A third of the children on the island came to Marcus’s birthday party yesterday. There’re 28 school aged children on the island. Marcus is in first grade, which is equivalent age-wise to kindergarden in the US. There’re 10 students from grade 1 to 4, and they’re in the same “home room”. All of them came.
We love the kids on this island. They’re extraordinarily good natured. On school-wide hiking trip, Marcus said he was tired. In most other places, it’d be cause for jeering, especially since Marcus is the smallest kid and new to the island. Here, the bigger kids took turns to carry him on their backs. The daughter of our next door neighbor would sit on the backseat of a bicycle to balance it while teaching Nora how to ride.
At recess, everyone in the school from age 6 to 16 play the same game together. A popular game is a døball, which is similar to baseball. The older kids often bend the rules for the smaller ones and cheer them on when they do something right. I watched a whole game once. No fighting. No yelling. No pushing. Remarkable.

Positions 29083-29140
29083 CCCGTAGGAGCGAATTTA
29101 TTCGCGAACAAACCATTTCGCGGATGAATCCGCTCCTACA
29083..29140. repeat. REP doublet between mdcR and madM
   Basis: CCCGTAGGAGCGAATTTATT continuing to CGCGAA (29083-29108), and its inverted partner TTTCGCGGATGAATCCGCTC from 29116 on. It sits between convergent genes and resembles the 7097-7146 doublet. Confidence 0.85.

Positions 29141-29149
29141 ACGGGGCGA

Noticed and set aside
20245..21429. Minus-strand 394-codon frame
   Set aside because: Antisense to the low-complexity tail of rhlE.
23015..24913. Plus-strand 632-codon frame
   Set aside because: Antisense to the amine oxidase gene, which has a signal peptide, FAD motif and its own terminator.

It’s not a Norwegian thing. It’s not even a Rødøy thing: people here told us that it wasn’t always like this. It’s something special with this particular group. It’s chemistry and leadership (from the older students in this case), both of which are necessary in forming good group dynamics.
It was a good party which ended with 12 children playing kick-the-can, a rather large group for the game. Nobody got upset. Nobody cried.